What Dr. King would have to say about Mississippi’s anti-abortion law

The allegations in the lawsuit relate to language in the Mississippi law that says medical providers can only administer doses of one dosage of mifepristone or two doses of misoprostol to induce a miscarriage…

What Dr. King would have to say about Mississippi’s anti-abortion law

The allegations in the lawsuit relate to language in the Mississippi law that says medical providers can only administer doses of one dosage of mifepristone or two doses of misoprostol to induce a miscarriage if the woman shows “clear and convincing evidence” that the baby is viable. The suit alleges that the final two words of the provision are unconstitutionally worded.

The plaintiffs claim that this provision unconstitutionally deprives women in Mississippi of their constitutional right to make a free choice about whether to have an abortion, by preventing them from getting the treatment they deem medically necessary. While the court does not need to determine the legality of this provision, the plaintiffs’ arguments are both strong and coherent.

The standard of medical care is clear. A woman who has decided to undergo an abortion in the U.S. must receive specific and accurate information about the risks, benefits, alternatives, and alternatives’ risks, benefits, and costs of abortion. It is a physician’s job to discuss these risks and benefits with a patient before prescribing one or more of the dosage options in the woman’s medical care plan.

The law would further restrict women’s access to information regarding abortion-related medical conditions and complications. Such a law would contribute to a healthcare gap for women in Mississippi. African-American women in Mississippi have lower than average abortion rates, as are women overall. African-American women have disproportionately higher rates of surgical abortions (both than non-Hispanic white women, and women overall). Consequently, at the level of individual African-American women, the African-American health-care system is already struggling, and restricting access to abortion services is especially problematic in terms of ensuring access to care for African-American women.

Of particular concern is the legal battle to extend equal protection of the law to women who experience sexual assault and rape. Research has consistently demonstrated that in many of these cases, a woman is forced to have an abortion because of a threat to her physical or mental health, and therefore has an inalienable right to free speech. The abortion restrictions being enacted by Mississippi legislators appear to violate Roe v. Wade, which has already been deemed unconstitutional by an appellate court.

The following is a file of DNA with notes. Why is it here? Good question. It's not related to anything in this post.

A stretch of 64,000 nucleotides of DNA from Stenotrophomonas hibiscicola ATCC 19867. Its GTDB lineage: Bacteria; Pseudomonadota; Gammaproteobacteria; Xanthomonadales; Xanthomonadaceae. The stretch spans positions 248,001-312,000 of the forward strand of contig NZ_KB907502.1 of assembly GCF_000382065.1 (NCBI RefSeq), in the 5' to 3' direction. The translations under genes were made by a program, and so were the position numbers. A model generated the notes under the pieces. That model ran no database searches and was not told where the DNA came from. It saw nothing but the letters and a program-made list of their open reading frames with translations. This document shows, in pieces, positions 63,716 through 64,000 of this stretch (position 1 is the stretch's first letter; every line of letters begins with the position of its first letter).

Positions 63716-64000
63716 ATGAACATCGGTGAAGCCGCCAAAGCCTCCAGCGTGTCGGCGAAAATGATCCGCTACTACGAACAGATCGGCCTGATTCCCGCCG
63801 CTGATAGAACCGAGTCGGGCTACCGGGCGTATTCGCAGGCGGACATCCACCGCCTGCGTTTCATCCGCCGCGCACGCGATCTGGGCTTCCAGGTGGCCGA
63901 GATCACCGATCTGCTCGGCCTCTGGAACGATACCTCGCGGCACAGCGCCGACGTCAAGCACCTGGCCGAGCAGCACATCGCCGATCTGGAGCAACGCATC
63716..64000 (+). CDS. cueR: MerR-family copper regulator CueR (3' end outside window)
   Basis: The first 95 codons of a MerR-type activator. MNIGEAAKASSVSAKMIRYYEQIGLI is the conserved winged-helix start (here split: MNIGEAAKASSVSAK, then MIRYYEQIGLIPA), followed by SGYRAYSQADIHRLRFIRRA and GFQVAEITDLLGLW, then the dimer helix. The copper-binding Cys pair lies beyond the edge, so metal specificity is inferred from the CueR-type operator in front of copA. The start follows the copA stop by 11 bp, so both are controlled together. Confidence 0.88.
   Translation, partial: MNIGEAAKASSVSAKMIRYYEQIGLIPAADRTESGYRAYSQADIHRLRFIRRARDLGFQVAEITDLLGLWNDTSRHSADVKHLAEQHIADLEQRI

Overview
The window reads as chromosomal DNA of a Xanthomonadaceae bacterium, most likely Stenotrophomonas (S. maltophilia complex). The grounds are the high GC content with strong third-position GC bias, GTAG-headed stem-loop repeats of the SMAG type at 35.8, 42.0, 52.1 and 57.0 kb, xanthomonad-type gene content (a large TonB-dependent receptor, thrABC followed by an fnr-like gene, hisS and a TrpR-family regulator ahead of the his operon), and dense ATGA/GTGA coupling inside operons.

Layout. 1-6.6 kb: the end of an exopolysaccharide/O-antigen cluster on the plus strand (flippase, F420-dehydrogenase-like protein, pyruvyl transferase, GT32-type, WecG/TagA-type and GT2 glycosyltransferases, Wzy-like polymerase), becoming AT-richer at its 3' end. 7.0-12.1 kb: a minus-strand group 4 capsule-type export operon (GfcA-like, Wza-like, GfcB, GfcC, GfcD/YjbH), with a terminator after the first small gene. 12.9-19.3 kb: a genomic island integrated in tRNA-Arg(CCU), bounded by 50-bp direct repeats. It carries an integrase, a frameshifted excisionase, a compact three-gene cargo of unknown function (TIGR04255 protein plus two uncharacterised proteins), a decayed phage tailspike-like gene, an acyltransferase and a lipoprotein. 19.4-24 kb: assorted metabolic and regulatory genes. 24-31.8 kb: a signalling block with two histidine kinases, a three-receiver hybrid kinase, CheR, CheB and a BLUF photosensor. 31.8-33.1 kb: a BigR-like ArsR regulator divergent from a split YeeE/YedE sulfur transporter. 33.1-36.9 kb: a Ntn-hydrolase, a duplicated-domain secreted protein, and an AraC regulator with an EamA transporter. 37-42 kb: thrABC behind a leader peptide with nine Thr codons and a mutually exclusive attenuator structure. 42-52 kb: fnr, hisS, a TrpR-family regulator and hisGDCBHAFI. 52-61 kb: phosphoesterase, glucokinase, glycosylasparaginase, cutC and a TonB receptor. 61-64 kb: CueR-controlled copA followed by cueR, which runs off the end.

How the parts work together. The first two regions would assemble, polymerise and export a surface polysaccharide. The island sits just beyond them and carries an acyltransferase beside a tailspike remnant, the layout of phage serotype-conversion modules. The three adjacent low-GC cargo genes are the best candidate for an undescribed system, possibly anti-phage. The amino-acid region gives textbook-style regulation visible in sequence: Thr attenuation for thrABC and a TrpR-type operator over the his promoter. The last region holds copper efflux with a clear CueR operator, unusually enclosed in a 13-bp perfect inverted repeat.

The welfare of women in Mississippi is unquestionably affected by a restrictive abortion law. Mississippi is not merely the largest southern state in the U.S., it also has the lowest per capita income in the nation. African-American women make up an estimated 55 percent of Mississippi’s population. In Mississippi, abortion is the second most common method of family planning (behind sterilization). The legislature’s overbroad ideological restrictions on women’s reproductive rights will negatively affect the lives of women in Mississippi.

Martin Luther King, Jr. argued that in America, “the poor are not the lawbreakers, the rich are not the lawbreakers, but the law is the law.” In the struggle for justice, peaceful protests, marches, sit-ins, vigils, and demonstrations were the only feasible political strategies to demand the rights of impoverished people. Lawmakers in Mississippi, be it Republicans or Democrats, would be best advised to heed King’s words and to respect the power of the law, particularly when it comes to unborn babies, innocent, childbearing women, and their families.

Amanda Love is the managing director of Pro-Choice America. Follow Pro-Choice America on Twitter and Facebook.

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